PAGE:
Community members and local leaders outline the future of outdoor recreation in the Bigfork region

Community members and local environmentalists met at Bigfork High School on November 16 to discuss another path for the city’s outdoor recreation economy as part of Bigfork’s Recreation Connection Action Plan (RCAP) community input meeting. The organizers, representing government agencies and non-profit organizations in Flathead Valley, emphasized the importance of community input in setting priorities for outdoor infrastructure and maintenance in the region for the future. Throughout the evening, organizers and attendees discussed issues such as trail construction and maintenance, parking, access to water, and balancing local concerns with seasonal tourism needs.

“We really need a bigger plan for outdoor recreation in the Greater Bigfork area,” said Amy Grout, manager of Flathead Lake State Park, in an opening address to the 30 or so attendees.

The Bigfork RCAP is a project of the Bigfork Outdoor Recreation Alliance (BORA), a coalition of community groups in the greater Bigfork area organized by the Montana Access Project. BORA members include US Forest Service, PacifiCorp, Flathead Lake Lodge, Community Foundation for a Better Bigfork, Bigfork Chamber of Commerce, Bigfork Rotary, Whitney Family, Montana Department of Fish, Wildlife and Parks, Flathead Land Trust and Trust for Public Land. The Montana Access Project is a Whitefish-based nonprofit organization that brings together local governments, community organizations, businesses and public agencies to help the communities that serve as access points to Montana’s natural landscape create sustainable frameworks for outdoor recreation .

According to the Recreation Alliance, the Bigfork Action Plan, which will serve as a “community-led roadmap,” will list “existing and potential recreational goals/links” in the Bigfork area and “recommend goals and targets for sustainable recreational use.”

At the community meeting, Grout and Diane Conradi, attorney and founder of the Montana Access Project, emphasized the importance of gathering input from the community before the group proceeds with a formal plan. Conradi emphasized “community vitality and health” as BORA’s top priority, distinguishing the project from others in Montana that focused on development and tourism.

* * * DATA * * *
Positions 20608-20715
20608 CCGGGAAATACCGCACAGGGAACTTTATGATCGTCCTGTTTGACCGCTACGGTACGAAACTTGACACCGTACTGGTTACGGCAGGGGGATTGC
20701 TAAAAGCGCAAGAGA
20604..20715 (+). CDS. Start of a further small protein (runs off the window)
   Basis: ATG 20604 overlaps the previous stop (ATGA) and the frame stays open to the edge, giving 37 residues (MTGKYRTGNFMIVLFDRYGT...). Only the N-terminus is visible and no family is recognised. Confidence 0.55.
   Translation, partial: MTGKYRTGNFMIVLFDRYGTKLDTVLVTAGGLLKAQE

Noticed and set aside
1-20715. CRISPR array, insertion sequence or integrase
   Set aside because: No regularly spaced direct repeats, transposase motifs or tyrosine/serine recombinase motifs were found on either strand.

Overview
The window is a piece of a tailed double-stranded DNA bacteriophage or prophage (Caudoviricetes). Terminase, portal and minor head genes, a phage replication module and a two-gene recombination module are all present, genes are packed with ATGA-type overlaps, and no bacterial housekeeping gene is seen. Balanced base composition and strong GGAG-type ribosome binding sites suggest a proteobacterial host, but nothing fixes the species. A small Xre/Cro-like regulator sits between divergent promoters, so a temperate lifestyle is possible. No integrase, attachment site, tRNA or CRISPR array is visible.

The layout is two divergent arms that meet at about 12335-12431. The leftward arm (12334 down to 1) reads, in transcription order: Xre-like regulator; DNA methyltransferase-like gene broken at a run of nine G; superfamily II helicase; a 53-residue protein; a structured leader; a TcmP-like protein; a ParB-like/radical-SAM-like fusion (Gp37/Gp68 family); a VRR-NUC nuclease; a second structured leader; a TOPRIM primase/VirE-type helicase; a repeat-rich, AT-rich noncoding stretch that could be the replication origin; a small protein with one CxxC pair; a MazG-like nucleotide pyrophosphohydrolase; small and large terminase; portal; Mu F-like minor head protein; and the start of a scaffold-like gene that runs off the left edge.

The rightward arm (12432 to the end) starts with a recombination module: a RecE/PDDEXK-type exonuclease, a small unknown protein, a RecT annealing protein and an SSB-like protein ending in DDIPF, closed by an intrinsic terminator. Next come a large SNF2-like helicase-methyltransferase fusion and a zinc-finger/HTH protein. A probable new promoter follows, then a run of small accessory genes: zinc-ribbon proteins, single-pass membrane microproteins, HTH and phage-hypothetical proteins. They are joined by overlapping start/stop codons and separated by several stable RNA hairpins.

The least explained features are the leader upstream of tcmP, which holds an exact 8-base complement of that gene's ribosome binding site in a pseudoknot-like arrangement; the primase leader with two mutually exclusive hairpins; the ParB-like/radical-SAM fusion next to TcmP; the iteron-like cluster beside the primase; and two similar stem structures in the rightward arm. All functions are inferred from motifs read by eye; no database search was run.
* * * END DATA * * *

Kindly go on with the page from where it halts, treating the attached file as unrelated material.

“It’s about being able to live, work and play in a community,” said Conradi.

After a brief presentation by Conradi and Grout, attendees were invited to share their vision for the future of outdoor recreation in Bigfork and the natural areas to which the town serves as a gateway, namely the north shore of Flathead Lake, Echo Lake and Jewel Basin, Crane Mountain and Woods Bay. Participants emphasized the need for expanded bike lanes in and around Bigfork, public beach and fishing access, dog-friendly open spaces, trail maintenance, weed control and more accessible parking.

Byron Whitney, whose family has lived in Bigfork since the early 20th century and owns land through which the Swan River Nature Trail passes, spoke about the deterioration his family had seen along the trail during the pandemic. While planning new infrastructure projects is important, maintaining and managing existing trails is a priority for his family, Whitney told Beacon.

Although leaders at the meeting emphasized that the project would prioritize the needs of Bigfork residents, some participants expressed skepticism about the prospect of driving visitors to the area, reflecting a backslide toward development and increased tourism affecting communities throughout the Flathead Valley. Throughout the night, attendees emphasized that the remoteness and tranquility of the Bigfork area was one of their main concerns.

One participant questioned Grout about BORA’s intentions, saying that he believed the most sustainable way forward was to leave the infrastructure as it is, rather than undertake renovations and improvements that could increase visitor numbers. Grout emphasized that tourism is an inevitable part of the Flathead Valley’s economy and that without a plan for the future, the trails and natural access points would eventually decay, rendering them inaccessible to locals and visitors alike.

“We have to find a middle ground. We have different opinions,” Grout told the group in a closing speech.

This winter, the Recreation Alliance will complete the community engagement phase of the Recreation Connection Action Plan before beginning planning and implementation.

The group will be hosting a virtual community meeting on November 21 from 6:00 p.m. to 8:00 p.m. for those who were unable to attend the last session. For more information, visit or email [email protected]